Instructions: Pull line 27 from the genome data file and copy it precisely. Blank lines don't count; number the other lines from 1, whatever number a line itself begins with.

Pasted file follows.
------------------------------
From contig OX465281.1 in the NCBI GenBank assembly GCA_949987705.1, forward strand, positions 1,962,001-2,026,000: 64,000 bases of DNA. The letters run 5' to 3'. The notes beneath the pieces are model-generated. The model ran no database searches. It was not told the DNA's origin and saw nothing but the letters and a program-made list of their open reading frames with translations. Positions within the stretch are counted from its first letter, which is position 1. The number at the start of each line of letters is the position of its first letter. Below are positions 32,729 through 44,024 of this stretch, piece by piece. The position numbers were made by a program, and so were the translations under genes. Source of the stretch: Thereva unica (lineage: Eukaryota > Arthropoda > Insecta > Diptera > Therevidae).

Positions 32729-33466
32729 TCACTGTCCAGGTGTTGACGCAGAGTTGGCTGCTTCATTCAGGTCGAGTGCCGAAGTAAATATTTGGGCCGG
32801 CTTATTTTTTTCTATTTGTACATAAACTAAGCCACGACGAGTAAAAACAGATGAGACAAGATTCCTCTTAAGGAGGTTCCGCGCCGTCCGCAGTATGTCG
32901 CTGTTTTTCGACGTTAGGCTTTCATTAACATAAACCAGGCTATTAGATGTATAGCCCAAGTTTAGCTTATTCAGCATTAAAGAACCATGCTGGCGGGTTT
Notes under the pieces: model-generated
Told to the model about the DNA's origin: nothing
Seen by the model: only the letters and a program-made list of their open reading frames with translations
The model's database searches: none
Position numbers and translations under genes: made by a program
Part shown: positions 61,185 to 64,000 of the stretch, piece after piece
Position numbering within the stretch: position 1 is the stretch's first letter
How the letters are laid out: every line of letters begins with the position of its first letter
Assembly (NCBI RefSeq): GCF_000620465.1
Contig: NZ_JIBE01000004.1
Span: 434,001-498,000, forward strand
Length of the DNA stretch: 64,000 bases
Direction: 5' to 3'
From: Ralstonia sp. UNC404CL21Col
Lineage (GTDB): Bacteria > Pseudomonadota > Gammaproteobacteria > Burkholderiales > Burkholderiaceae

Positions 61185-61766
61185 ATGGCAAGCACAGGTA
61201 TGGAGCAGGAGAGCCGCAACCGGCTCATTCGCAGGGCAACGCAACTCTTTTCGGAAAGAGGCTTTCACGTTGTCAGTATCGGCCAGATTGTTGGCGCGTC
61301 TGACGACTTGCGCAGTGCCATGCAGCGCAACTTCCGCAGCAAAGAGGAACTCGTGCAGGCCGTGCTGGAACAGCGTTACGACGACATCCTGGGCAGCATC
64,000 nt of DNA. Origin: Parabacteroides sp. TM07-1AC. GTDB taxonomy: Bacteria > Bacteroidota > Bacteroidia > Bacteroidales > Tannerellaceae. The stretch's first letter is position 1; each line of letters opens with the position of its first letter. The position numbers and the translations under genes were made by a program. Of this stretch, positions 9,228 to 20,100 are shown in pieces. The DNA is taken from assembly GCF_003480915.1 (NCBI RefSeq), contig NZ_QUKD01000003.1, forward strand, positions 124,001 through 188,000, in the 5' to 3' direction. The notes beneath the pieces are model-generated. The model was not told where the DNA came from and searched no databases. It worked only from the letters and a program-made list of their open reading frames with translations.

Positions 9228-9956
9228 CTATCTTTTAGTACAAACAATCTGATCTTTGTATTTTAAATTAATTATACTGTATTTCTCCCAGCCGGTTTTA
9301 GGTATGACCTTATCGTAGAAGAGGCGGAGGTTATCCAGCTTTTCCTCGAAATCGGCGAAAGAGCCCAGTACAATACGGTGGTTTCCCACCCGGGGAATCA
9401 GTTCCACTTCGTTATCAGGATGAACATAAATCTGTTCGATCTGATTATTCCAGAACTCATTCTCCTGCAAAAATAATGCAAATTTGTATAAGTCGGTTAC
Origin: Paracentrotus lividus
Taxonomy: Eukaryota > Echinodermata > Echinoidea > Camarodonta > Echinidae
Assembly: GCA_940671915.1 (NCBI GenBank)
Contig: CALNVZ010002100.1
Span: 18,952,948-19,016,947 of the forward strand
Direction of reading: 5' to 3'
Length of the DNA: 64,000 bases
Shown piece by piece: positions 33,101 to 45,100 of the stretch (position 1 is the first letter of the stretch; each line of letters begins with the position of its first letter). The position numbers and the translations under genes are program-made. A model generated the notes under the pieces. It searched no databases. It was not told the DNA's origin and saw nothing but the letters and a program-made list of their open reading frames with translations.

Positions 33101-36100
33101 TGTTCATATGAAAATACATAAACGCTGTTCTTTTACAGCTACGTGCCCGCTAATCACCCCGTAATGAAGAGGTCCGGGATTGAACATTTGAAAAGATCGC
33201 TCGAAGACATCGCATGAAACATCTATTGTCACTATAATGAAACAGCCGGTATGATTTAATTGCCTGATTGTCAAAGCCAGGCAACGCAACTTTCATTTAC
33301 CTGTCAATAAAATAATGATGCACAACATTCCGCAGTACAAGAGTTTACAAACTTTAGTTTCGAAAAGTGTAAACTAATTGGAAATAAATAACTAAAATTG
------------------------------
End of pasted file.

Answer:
9228 CTATCTTTTAGTACAAACAATCTGATCTTTGTATTTTAAATTAATTATACTGTATTTCTCCCAGCCGGTTTTA